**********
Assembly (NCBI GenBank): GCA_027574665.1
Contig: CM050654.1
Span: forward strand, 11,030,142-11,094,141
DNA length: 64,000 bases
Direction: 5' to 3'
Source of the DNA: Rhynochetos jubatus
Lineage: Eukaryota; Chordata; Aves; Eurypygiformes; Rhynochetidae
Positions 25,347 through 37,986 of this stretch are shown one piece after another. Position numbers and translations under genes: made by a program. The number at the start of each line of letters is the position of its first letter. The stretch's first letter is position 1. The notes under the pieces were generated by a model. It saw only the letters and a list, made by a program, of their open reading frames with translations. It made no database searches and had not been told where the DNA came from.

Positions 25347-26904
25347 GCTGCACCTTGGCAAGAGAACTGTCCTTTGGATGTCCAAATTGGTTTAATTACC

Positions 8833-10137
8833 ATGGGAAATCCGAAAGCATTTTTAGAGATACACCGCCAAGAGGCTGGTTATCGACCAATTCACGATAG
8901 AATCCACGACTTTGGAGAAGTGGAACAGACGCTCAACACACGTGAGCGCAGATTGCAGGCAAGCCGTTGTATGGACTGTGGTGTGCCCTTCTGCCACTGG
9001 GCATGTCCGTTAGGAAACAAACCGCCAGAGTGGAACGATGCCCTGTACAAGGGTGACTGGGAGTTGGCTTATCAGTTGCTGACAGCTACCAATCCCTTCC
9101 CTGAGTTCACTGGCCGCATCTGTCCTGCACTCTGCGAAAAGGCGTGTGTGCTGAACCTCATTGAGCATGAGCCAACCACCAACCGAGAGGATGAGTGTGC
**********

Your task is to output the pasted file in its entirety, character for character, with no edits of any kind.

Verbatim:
Assembly (NCBI GenBank): GCA_027574665.1
Contig: CM050654.1
Span: forward strand, 11,030,142-11,094,141
DNA length: 64,000 bases
Direction: 5' to 3'
Source of the DNA: Rhynochetos jubatus
Lineage: Eukaryota; Chordata; Aves; Eurypygiformes; Rhynochetidae
Positions 25,347 through 37,986 of this stretch are shown one piece after another. Position numbers and translations under genes: made by a program. The number at the start of each line of letters is the position of its first letter. The stretch's first letter is position 1. The notes under the pieces were generated by a model. It saw only the letters and a list, made by a program, of their open reading frames with translations. It made no database searches and had not been told where the DNA came from.

Positions 25347-26904
25347 GCTGCACCTTGGCAAGAGAACTGTCCTTTGGATGTCCAAATTGGTTTAATTACC

Positions 8833-10137
8833 ATGGGAAATCCGAAAGCATTTTTAGAGATACACCGCCAAGAGGCTGGTTATCGACCAATTCACGATAG
8901 AATCCACGACTTTGGAGAAGTGGAACAGACGCTCAACACACGTGAGCGCAGATTGCAGGCAAGCCGTTGTATGGACTGTGGTGTGCCCTTCTGCCACTGG
9001 GCATGTCCGTTAGGAAACAAACCGCCAGAGTGGAACGATGCCCTGTACAAGGGTGACTGGGAGTTGGCTTATCAGTTGCTGACAGCTACCAATCCCTTCC
9101 CTGAGTTCACTGGCCGCATCTGTCCTGCACTCTGCGAAAAGGCGTGTGTGCTGAACCTCATTGAGCATGAGCCAACCACCAACCGAGAGGATGAGTGTGC